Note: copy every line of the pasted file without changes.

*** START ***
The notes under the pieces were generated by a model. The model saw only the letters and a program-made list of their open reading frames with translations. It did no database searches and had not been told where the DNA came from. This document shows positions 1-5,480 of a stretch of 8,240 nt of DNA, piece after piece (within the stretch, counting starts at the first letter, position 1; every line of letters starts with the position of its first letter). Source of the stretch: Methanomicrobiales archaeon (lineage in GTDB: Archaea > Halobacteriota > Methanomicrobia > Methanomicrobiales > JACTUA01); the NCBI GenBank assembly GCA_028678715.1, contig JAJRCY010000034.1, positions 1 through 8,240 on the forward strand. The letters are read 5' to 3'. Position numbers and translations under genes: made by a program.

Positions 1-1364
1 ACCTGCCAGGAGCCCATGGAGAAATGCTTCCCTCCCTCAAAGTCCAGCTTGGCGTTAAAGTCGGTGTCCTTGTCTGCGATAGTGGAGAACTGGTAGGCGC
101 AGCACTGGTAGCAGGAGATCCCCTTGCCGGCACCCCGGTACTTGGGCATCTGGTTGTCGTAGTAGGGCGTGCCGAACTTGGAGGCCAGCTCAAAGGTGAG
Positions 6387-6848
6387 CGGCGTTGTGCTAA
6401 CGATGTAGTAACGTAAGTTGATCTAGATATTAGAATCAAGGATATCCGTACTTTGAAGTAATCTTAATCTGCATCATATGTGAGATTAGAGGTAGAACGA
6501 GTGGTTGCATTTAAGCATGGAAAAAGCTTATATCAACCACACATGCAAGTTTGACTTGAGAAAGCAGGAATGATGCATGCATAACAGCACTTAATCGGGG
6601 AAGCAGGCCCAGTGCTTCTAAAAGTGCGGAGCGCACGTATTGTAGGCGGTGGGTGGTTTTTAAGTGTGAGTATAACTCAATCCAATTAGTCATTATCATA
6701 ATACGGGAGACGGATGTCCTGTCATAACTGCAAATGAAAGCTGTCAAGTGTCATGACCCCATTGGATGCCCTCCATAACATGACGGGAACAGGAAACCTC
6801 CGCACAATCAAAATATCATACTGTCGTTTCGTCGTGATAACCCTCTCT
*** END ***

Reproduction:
The notes under the pieces were generated by a model. The model saw only the letters and a program-made list of their open reading frames with translations. It did no database searches and had not been told where the DNA came from. This document shows positions 1-5,480 of a stretch of 8,240 nt of DNA, piece after piece (within the stretch, counting starts at the first letter, position 1; every line of letters starts with the position of its first letter). Source of the stretch: Methanomicrobiales archaeon (lineage in GTDB: Archaea > Halobacteriota > Methanomicrobia > Methanomicrobiales > JACTUA01); the NCBI GenBank assembly GCA_028678715.1, contig JAJRCY010000034.1, positions 1 through 8,240 on the forward strand. The letters are read 5' to 3'. Position numbers and translations under genes: made by a program.

Positions 1-1364
1 ACCTGCCAGGAGCCCATGGAGAAATGCTTCCCTCCCTCAAAGTCCAGCTTGGCGTTAAAGTCGGTGTCCTTGTCTGCGATAGTGGAGAACTGGTAGGCGC
101 AGCACTGGTAGCAGGAGATCCCCTTGCCGGCACCCCGGTACTTGGGCATCTGGTTGTCGTAGTAGGGCGTGCCGAACTTGGAGGCCAGCTCAAAGGTGAG
Positions 6387-6848
6387 CGGCGTTGTGCTAA
6401 CGATGTAGTAACGTAAGTTGATCTAGATATTAGAATCAAGGATATCCGTACTTTGAAGTAATCTTAATCTGCATCATATGTGAGATTAGAGGTAGAACGA
6501 GTGGTTGCATTTAAGCATGGAAAAAGCTTATATCAACCACACATGCAAGTTTGACTTGAGAAAGCAGGAATGATGCATGCATAACAGCACTTAATCGGGG
6601 AAGCAGGCCCAGTGCTTCTAAAAGTGCGGAGCGCACGTATTGTAGGCGGTGGGTGGTTTTTAAGTGTGAGTATAACTCAATCCAATTAGTCATTATCATA
6701 ATACGGGAGACGGATGTCCTGTCATAACTGCAAATGAAAGCTGTCAAGTGTCATGACCCCATTGGATGCCCTCCATAACATGACGGGAACAGGAAACCTC
6801 CGCACAATCAAAATATCATACTGTCGTTTCGTCGTGATAACCCTCTCT